[Note: Nearly a hundred of my fiction reviews by great literary artists and others not so well known are now available in my book, "Novels and other Fictions." Get it at Amazon.]

This is a fantastic novel, and I mean that in the old-fashioned sense that the events are fantastic. And surreal and deeply human. I read it in one fell swoop. It runs. Fast. It's a little crazy and you can feel Graziano making it up as he goes along--which is a great way to write a novel since you don't know how it's going to end. If you're clever and naturally creative--as Graziano is--some beautiful effects can be achieved. I once wrote a novel this way. You start out at one place: here Graziano, who is a professor of psychology at Princeton, starts with his protagonist dying of complications from AIDS. He is being taken to the hospital by his anorexic wife. He's in a lot of pain and scarcely cares whether he lives or dies. And then you end up in another: at the bottom of the ocean, in a museum, as a cat burglar called the Monkey man, and all the while you sing "The Love Song of J. Alfred Prufrock" by T.S. Eliot.

I suspect that where Graziano thought he was going in the beginning is different from where he actually went. I also suspect that he had intended a realistic narrative but found himself constrained. And so he threw off the shackles and typed a tale incredible.

Graziano's strength is first in the rapid paced narrative and then in the great freedom he gives his story. Neither conventional reality nor scientific plausibility deters him from his fancy. The narrative is lean like something from James M. Cain or Cormac McCarthy, but without the strict adherence to realism.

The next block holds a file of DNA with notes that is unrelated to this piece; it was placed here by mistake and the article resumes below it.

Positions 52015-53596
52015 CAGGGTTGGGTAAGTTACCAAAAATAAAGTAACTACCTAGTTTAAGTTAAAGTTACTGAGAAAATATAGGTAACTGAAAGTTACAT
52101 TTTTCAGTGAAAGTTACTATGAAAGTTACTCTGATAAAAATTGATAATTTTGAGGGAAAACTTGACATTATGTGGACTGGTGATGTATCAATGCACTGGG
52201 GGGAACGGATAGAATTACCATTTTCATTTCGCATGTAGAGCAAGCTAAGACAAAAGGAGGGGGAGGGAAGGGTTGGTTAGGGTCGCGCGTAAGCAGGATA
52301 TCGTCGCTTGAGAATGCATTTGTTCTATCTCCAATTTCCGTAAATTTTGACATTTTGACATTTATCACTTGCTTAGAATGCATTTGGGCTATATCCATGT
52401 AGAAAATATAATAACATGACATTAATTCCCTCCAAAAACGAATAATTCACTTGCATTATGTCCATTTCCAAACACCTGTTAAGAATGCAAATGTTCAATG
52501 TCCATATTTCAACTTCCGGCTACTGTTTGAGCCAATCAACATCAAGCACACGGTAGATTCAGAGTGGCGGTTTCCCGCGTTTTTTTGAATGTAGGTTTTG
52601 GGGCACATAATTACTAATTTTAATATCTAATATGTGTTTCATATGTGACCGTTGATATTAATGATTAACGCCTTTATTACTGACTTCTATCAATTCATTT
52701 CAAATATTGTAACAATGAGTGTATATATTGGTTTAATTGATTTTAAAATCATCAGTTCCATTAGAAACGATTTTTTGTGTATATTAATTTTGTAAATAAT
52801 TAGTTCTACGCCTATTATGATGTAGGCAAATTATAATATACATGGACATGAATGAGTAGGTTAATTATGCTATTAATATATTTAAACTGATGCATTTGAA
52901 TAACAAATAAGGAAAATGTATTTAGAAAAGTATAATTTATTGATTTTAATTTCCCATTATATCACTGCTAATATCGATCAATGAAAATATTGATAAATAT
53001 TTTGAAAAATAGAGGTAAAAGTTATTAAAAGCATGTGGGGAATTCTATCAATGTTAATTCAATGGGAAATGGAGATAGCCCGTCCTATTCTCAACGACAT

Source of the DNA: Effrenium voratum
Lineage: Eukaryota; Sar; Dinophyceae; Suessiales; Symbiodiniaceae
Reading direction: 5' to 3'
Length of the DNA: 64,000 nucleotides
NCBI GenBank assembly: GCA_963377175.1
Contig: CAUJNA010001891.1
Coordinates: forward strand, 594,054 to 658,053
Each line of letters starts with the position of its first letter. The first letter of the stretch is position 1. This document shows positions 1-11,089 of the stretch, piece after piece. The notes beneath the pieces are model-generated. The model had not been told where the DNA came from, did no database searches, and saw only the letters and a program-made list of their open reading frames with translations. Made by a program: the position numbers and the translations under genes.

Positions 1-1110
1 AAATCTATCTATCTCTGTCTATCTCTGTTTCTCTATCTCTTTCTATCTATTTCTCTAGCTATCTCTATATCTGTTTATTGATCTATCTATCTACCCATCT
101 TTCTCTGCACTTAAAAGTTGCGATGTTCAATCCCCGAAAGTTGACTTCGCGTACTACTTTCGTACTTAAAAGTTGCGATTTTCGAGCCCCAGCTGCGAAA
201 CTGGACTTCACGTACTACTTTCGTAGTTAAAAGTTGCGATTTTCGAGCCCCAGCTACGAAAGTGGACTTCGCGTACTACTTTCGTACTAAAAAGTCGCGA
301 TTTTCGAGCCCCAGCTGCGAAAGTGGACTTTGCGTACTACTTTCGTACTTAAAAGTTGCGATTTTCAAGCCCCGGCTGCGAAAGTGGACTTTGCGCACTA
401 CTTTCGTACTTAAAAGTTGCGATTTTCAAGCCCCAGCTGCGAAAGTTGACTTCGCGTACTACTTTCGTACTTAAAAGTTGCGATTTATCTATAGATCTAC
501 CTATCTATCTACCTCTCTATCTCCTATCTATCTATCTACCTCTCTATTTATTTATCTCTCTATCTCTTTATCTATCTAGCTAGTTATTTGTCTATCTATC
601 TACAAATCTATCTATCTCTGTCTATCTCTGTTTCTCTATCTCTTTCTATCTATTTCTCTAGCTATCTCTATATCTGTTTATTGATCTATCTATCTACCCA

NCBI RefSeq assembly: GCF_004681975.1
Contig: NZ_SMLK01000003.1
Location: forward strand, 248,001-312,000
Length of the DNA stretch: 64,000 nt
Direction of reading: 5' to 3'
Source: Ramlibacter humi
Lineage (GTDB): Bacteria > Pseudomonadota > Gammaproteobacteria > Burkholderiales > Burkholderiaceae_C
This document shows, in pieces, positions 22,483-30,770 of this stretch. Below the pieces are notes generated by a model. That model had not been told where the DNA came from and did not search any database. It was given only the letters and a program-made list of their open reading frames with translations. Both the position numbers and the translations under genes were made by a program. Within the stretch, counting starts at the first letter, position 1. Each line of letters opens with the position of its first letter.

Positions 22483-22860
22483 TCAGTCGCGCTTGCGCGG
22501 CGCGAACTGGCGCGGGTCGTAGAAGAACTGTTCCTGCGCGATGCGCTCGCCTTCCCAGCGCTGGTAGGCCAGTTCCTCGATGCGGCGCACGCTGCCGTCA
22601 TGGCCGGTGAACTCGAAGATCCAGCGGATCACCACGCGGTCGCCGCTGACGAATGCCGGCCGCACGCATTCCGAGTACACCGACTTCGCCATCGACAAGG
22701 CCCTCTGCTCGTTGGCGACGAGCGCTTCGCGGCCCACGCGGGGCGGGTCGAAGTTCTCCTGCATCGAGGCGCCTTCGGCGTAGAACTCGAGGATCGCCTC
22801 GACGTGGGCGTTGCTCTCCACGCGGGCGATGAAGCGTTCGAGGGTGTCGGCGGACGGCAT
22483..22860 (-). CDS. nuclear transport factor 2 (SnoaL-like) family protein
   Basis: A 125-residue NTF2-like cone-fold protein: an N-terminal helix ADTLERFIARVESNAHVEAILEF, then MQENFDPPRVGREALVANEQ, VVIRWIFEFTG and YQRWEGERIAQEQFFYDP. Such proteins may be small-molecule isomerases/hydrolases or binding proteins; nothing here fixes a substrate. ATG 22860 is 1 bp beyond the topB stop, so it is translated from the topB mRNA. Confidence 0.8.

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7 of 7 people found the following review helpful By Joyce M. Gilmour VINE VOICE on November 6, 2008
Format: Paperback
THE LOVE SONG OF MONKEY is a wonderful, thought-provoking read. It doesn't fall into my normal realm of books that I would read, but it leaves me with lasting thoughts and makes me think about relationships in my own life. I find myself continuing to reflect on the ideas presented days after finishing it. THE LOVE SONG OF MONKEY pulled me in and I just couldn't put it down. I kept wanting to know just how Michael Graziano would wrap it up and put it all together. I wondered how the title fit with the book, and voila! MG does just that in a surprising twist in the book. This book is magical with elements of science fiction but through it all, you will find yourself laughing at times, wanting to cry at times, and looking into yourself for how you relate to others and where things will go in your own life. I felt like I was right there, experiencing the events right along with the main character in the book... even to feeling claustrophobic during the kwark-king experience (wondering what that is? You'll need to read the book!) Michael Graziano is an amazing author and pulls off a great read. I hope he continues to write for years to come.
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7 of 8 people found the following review helpful By A Stranger on October 3, 2008
Format: Paperback
Light and Charming, Love Song of Monkey takes you away and makes you want to sit quietly and think about the world. A blend of funny and dark, the story is wonderfully light, yet, at the same time deeply thought-provoking.

Graziano writes with a simple eloquence that leaves the reader feeling as though every word was in exactly the right place. An effortless read that captures your imagination and leaves you calm, satisfied and feeling thoughtful.